The great food war between Europe and the US
By Dr Enrico Bonadio, Senior Lecturer in The City Law School
Black Forest ham, Asiago, Gorgonzola, Gouda, and many other European geographical indications for foodstuffs are at the centre of a TTIP food fight. They are all protected from imitation by other companies in many countries of the world. Not in the US though. And as the details of the Transatlantic Trade and Investment Partnership are negotiated, the EU wants to stop American manufacturers from being able to falsely label their products with their protected names.
Part of the EU’s legal framework for protecting regional food products is that they have acquired a strong reputation among consumers the world over. Favourable climates and centuries-old manufacturing techniques rooted in their protected areas have contributed to build up this renown. They are intellectual property rights that identify “products with a story”.
The US plays by different rules, however. There are numerous American companies that use European geographical and traditional names (including Parmesan, Asiago and feta for cheese) to identify products that have not been produced in the relevant European locations – and often do not have the same quality as the originals. This lack of protection – European negotiators stress – allows an unacceptable exploitation of Europe’s cultural heritage, as well as costing EU manufacturers large amounts of revenue. The US is, however, resisting these claims. Its negotiators maintain that their food producers have been using and trademarking European geographical names for many decades, and it would now be unfair to ask them to stop. The US also claims that many of the geographical terms, such as Parmesan, Fontina, feta, Gouda and Edam, have become the generic names of the relevant products, and cannot be monopolised by anyone, including the European producers located in those areas. Indeed, most US consumers don’t even know that these terms are actually geographical names. To them they just describe the characteristics of a product.
EU-style legal protection – the US argument goes – would give European food producers unfair advantage in the marketplace. It would amount to a trade barrier, which would force many US producers to go through an expensive re-brand, and would increase final prices for consumers. It would take a heavy toll on the US cheese market in light of the US$21 billion in US cheese production that uses European-origin names.
Finding a solution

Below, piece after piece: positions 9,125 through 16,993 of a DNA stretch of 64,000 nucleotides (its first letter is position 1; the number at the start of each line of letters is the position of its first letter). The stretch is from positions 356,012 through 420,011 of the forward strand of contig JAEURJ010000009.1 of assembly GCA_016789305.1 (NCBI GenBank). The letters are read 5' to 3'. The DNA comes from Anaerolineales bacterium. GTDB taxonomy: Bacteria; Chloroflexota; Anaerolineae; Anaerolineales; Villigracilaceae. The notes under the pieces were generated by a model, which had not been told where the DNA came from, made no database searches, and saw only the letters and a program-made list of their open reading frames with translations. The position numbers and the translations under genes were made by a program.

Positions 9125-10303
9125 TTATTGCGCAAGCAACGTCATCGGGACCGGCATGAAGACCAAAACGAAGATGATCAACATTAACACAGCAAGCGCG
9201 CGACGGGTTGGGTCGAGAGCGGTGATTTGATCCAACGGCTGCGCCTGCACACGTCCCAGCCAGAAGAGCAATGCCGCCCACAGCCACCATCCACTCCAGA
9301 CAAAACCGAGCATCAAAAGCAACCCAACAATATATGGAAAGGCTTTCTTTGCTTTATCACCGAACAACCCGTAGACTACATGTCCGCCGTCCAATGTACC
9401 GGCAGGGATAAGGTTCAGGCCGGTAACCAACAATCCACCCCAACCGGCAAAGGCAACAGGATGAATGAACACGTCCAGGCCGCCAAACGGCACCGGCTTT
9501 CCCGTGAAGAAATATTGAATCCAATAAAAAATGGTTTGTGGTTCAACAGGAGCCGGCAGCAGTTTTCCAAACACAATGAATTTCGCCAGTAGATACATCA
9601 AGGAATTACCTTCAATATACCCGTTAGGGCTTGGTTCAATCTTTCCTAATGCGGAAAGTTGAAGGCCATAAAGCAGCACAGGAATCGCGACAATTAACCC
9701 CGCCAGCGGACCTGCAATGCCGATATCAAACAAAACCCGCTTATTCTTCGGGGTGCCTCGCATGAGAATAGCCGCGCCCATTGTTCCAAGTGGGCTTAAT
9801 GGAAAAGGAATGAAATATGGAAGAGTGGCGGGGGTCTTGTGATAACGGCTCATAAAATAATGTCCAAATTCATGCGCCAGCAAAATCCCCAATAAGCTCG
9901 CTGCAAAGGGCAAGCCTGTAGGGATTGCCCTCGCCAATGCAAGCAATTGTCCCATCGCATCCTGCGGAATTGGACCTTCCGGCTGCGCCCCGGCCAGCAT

A similar situation arose between the EU and Canada in negotiations over their trade deal, the Comprehensive Economic Trade Agreement (CETA). Though not yet ratified, they reached a compromise last year after more than four years of negotiations that could offer hope to TTIP negotiators.
CETA does not give European food producers strong exclusive rights over all their geographical indications. Rather, it leaves Canadian competitors a certain degree of freedom to use European geographical names. For example, while this treaty strongly protects certain European wines and spirits such as Champagne, Bordeaux and Cognac, several other names have been offered only limited protection. Canadian food producers are left free to use the English and French translated version of some European terms, such as St George cheese, Black Forest ham, Tiroler bacon, as well as Munich and Bavarian beer.
CETA also allows Canadian cheese manufacturers that were established after 2013 to lawfully use some European geographical indications, such as Fontina, Asiago, feta, Gorgonzola and Münster, accompanied by terms like “style”, “type” or “kind”. Plus, CETA protects several EU geographical names in Canada as compound names (which is also what happens in Europe). So, Edam Holland and Gouda Holland are protected (not just Edam and Gouda), as is Mortadella Bologna and Brie de Meaux (not just mortadella or brie). So, even though CETA does not give European producers the same level of protection over their geographical names as they have in the EU, it has been welcomed. Limited protection is better than none at all. And, the treaty will also eliminate customs duties for the European farming and food sector, with nearly 92% of EU agriculture and food products to be exported to Canada duty-free.
While Europeans negotiators hope to reach a similar result in negotiations over TTIP, it is not certain whether their US counterparts will relent and grant European food products even the limited protection they have under CETA. American resistance to the EU’s geographical indicators seems very strong. Last year 55 US senators sent a letter to the US Trade Representative (the government agency tasked with conducting trade negotiations) urging that it be made clear to the EU that the US will reject any TTIP proposal that would restrict in any way the ability of US producers to use their existing names. This includes those that use European geographical terms, which are perceived by US consumers as the common names of food products, especially cheeses.
Thus, the row between Europe and the US over geographical name protection does not seem close to an end.
A geographical indication (GI) is a sign used on products that have a specific geographical origin and possess qualities or a reputation that are due to that origin. In order to function as a GI, a sign must identify a product as originating in a given place. In addition, the qualities, characteristics or reputation of the product should be essentially due to the place of origin. Since the qualities depend on the geographical place of production, there is a clear link between the product and its original place of production.